Rudimental: Toast to Our Differences review – As subtle as a late-night tourist bar in Magaluf
Toast to our Differences
I’ll say this about Rudimental – nothing they do is understated. Powered by a potent concoction of drum and bass percussion and skyscraper-sized horn sections, the fourproducer/musician’s arrangements are colossal, bombastic and full of colour.
It’s a methodology that has taken Rudimental – Piers Aggett, Amir Amor, Kesi Dryden and DJ Locksmith – to the highest peaks of British chart music. Put in this way: when your iPhone contact list includes everyone from Ed Sheeran, to Emeli Sandé, to Rag‘n’Bone Man, you are pretty much shacked up in the cultural fabric.
Third album Toast to OurDifferences is about as subtle as a late-night tourist bar in Magaluf. It’s a pure summer holiday record, full of sunny club jams and cheesy pop tunes. Dozens of guests are handed the mic over the deluxe version’s 16-tracks, meaning the set feels more like a hastily compiled playlist than a cohesive album.
So you get Tom Walker’s button-down-shirt folk vocal style and the choral South African sound of Ladysmith Black Mambazo; Jess Glynne’s smoky soul-pop voice and Elli Ingram’s more delicate chirps. It’s a veritable smorgasbord of collaborators, but with Rudimental music-making in the kitchen, this is a buffet as low-nutrient as jellybeans and alcopops.
There are some highlights. No Pain (which features Maverick Sabre, a vocalist with roots in New Ross, Co Wexford) is a solemn reggae-influenced jam that bemoans human suffering and includes rapper Kojey Radical paying lip service to the Grenfell Tower tragedy.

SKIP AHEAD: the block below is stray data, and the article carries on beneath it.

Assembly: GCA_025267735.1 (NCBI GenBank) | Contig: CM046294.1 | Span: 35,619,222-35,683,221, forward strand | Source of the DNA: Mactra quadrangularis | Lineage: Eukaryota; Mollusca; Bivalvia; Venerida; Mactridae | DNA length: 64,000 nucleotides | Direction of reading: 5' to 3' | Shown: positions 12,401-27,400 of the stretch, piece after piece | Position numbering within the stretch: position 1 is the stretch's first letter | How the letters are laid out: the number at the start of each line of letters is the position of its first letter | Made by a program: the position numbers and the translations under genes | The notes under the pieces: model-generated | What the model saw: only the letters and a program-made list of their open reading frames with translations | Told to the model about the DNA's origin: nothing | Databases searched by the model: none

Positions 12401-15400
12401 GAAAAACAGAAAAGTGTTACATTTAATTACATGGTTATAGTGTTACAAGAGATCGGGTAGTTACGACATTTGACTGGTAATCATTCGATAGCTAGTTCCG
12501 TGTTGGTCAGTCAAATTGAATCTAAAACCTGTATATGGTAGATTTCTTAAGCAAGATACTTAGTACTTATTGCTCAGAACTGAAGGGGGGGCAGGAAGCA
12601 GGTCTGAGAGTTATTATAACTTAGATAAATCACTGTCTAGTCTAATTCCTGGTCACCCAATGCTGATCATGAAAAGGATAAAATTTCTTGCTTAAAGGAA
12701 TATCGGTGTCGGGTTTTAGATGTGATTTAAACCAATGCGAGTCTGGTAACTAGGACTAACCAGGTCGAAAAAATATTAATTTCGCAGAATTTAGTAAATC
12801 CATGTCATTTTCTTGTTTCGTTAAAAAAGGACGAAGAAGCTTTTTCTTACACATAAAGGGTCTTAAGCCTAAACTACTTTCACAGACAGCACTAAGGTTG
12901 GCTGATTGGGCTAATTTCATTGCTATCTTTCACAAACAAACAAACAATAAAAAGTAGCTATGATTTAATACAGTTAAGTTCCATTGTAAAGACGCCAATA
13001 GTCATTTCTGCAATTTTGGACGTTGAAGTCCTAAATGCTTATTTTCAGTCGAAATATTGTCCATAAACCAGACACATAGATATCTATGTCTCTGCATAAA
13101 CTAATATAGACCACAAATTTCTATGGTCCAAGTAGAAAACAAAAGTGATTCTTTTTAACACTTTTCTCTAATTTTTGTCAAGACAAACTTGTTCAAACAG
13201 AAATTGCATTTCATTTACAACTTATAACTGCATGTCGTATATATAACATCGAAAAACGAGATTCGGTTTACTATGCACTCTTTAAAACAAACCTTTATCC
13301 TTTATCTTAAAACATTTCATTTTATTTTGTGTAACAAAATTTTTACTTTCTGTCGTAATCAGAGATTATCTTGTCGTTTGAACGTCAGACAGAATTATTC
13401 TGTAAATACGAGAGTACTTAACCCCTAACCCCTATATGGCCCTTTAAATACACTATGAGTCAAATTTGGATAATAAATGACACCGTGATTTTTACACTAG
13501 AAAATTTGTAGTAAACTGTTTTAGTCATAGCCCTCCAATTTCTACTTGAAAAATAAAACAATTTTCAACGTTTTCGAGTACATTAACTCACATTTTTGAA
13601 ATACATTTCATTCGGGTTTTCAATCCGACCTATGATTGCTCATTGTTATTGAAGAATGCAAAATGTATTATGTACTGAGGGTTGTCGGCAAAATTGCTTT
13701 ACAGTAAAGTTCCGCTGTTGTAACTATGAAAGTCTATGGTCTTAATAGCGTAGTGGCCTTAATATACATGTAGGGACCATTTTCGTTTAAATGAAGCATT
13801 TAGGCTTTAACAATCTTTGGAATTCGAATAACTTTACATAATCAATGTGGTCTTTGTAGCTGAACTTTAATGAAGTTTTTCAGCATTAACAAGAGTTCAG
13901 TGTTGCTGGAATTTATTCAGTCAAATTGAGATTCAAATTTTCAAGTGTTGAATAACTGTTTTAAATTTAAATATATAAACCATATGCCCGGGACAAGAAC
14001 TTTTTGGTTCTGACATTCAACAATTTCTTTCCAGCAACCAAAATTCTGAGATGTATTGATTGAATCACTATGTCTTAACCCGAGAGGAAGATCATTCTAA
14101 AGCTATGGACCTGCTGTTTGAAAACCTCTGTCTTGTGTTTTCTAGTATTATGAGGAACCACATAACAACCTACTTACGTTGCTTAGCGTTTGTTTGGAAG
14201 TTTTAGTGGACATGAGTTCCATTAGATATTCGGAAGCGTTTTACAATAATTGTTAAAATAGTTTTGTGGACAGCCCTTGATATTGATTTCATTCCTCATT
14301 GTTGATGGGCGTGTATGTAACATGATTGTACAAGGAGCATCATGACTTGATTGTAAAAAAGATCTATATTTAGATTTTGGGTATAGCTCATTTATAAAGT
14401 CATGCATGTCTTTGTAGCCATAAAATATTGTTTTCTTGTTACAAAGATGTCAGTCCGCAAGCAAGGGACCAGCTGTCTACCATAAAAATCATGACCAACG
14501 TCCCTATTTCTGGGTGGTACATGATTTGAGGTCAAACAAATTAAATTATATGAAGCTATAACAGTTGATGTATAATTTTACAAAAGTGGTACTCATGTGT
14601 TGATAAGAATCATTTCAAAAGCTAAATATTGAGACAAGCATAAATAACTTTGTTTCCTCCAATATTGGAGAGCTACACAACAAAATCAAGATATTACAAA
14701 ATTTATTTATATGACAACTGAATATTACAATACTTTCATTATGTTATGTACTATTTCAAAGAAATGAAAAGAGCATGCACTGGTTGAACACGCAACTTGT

Rita Ora’s soft-focus vocals work well on the contrasting smooth verses and rapid chorus of Summer Love, while Ingram’s voice is elegant and precise on one of the albums more mellow pop numbers, Leave it for Tomorrow.
Last Time actually boasts one of the best sonic elements of the whole album: a rubbery 1980s-style drumbeat that’s easy to groove to. But it’s let down by the daft hook, which sees singer Raphaella repeat the line “We don’t live forever” over and over again.
The instrumentation is awkward and too few of the melodies really resonate
I see what Rudimental are envisioning here: kids, getting wild on the dancefloor, will suddenly be struck by forbidden thoughts of their own mortality and, therefore, inspired to party twice as hard. It’s such a transparent and dumb move but I’ve no doubt it’ll work.
Hey, I’ve seen people lose their minds to The Black-Eyed Peas star will.i.am simply stating, “I’ve got a feeling tonight’s going to be a good night”.
Other moments are just plain sloppy. The digitized vocals on Dark Clouds seem to mimic the talkbox sound of funk legend Roger Troutman of the band Zapp but instead come across as rusty and awkward. The grating drum loop and overwhelming horns of Let Me Live imbue the track with an off-putting friction. These Days features what must be one of Macklemore’s worst ever verses, which, as anyone who has paid attention to Macklemore knows, is very bad indeed.
The absurdness of Toast to OurDifferences runs through the title track. “I wanna live in a leaderless world,” sings Shungudzo, evoking the spirit of John Lennon by trying to, ahem, “imagine” a world without class structure, where rich kids and immigrants have equal opportunities.
It encapsulates the admirable ethos Rudimental spoke of in press releases, describing the album as “an emphatic celebration of difference and a coming together of cultures and genres”. Except that things get solidly more ridiculous from there. Shungudzo lays out a vision of a planet “without cool kids and presidents,” seemingly comparing the Regina Georges of this world to our flawed leaders.
But that’s the album. In my weaker moments I almost marvel at its splendor and silliness. Then I come to my senses and see Toast to Our Differences as far too long and far too ambitious. The instrumentation is awkward and too few of the melodies really resonate.
With those bright arrangements, I’m sure plenty of people will be grooving to some of these numbers come July, but beneath the summer Instagram filters, the record, though imaginative, is a bit of a lumbering monster.